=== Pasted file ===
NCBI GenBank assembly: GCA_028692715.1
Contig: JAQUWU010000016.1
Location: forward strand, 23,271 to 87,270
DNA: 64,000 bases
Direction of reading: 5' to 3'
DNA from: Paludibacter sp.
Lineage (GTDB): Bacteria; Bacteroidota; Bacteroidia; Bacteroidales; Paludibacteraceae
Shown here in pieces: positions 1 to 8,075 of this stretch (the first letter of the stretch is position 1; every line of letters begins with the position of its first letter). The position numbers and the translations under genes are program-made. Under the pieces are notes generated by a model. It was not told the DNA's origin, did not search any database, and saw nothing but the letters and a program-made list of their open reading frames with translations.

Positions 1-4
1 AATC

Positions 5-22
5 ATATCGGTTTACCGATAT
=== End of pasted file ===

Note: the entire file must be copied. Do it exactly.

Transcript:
NCBI GenBank assembly: GCA_028692715.1
Contig: JAQUWU010000016.1
Location: forward strand, 23,271 to 87,270
DNA: 64,000 bases
Direction of reading: 5' to 3'
DNA from: Paludibacter sp.
Lineage (GTDB): Bacteria; Bacteroidota; Bacteroidia; Bacteroidales; Paludibacteraceae
Shown here in pieces: positions 1 to 8,075 of this stretch (the first letter of the stretch is position 1; every line of letters begins with the position of its first letter). The position numbers and the translations under genes are program-made. Under the pieces are notes generated by a model. It was not told the DNA's origin, did not search any database, and saw nothing but the letters and a program-made list of their open reading frames with translations.

Positions 1-4
1 AATC

Positions 5-22
5 ATATCGGTTTACCGATAT